Infrastructure systems such as expense reporting and payroll applications would seem to be prime candidates, not only because of their consistent functionality, but also because the organization can decide, with certainty, that procedural modifications be made to utilize system features and/or work around system deficiencies.

What constitutes an unsuitable application is subject to much discussion, but generally, an application that needs to be customized would be less suitable, as would outsourcing an application that represents a value added or competitive advantage to the implementing firm. Applications that expose their user interfaces to an organizations' customers may be less suitable, if failure of the system would reflect on the organization or if the inability to quickly change or customize interfaces would tend to commoditize that portion of an organization's service offering. When an organization exposes the ASP application's user interfaces to its customers, then users may infer that the service offered through this interface is a commodity (i.e., common with little value added).

Whether an application is best implemented as an ASP provided application or service, built in-house or purchased generally depends on the same criteria as what would be used for outsourcing a function or process, among them:

  • How critical is a system is to day to day business operations?

  • What are the failure recovery requirements for the system?

  • How critical are performance requirements for the application?

  • How specific its functionality is relative to the requirements of other organizations desiring the service?

  • What are the cost savings over the development period of an internal system vs. the perceived life of the system?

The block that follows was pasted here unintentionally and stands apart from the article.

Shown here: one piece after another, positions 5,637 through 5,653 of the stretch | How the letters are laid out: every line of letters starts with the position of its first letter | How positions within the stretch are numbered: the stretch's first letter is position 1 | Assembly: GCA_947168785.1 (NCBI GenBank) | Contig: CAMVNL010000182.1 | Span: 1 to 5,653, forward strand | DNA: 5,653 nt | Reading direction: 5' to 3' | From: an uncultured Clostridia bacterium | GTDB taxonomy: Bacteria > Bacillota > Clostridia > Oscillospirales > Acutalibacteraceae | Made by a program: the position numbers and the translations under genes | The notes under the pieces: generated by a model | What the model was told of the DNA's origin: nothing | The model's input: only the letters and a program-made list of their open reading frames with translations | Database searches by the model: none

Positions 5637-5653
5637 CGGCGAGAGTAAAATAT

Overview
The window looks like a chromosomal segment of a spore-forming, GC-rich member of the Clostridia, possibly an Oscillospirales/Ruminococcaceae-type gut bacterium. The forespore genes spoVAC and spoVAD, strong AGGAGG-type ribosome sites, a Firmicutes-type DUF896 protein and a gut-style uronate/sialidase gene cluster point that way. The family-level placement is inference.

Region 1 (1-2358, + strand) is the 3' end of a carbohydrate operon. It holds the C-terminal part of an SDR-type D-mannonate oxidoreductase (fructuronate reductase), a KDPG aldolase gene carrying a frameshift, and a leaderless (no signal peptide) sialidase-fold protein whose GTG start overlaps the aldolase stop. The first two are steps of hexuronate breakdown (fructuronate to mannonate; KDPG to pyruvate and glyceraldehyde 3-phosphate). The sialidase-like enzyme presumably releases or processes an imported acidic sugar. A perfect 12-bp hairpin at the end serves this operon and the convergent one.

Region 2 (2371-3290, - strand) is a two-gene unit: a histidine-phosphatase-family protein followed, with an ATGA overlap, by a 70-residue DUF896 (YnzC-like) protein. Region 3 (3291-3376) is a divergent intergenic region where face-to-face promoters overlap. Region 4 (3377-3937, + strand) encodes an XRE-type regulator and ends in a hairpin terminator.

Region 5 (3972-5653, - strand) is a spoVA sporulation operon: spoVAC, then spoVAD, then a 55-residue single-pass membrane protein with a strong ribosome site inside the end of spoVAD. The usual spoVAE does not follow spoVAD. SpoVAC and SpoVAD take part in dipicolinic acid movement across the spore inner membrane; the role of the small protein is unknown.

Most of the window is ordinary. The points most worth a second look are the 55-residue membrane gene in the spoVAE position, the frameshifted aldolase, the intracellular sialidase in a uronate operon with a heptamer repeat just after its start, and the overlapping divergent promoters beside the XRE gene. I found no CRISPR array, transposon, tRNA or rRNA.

Each of these areas needs careful consideration and are generally addressed to some extent in the contract and/or terms of service of the ASP.

This concludes Part One of a two-part note determining if an ASP solution is right for your organization. Part Two discusses the specific criteria to be used in making this determination.

About The Author   

Miles Szczurek (miles@appenture.com) has more than 20 years experience in the Information Technology, Trading, Clearing and Risk Management areas for futures exchanges, derivatives clearing organizations, cash forward markets and B2B exchanges. He played a significant role in a number of firsts; the implementation of the Chicago Mercantile Exchange's SPAN risk management software which has become the industry standard, the implementation of the world's first international electronic trading system and implementation of the first exchange in the deregulated power industry in the US.

Miles is a founding partner of the Appenture Group (www.appenture.com), located in Chicago, Illinois. The Appenture Group is a full service Internet Technologies development organization providing software components, project management services and software development services nationwide.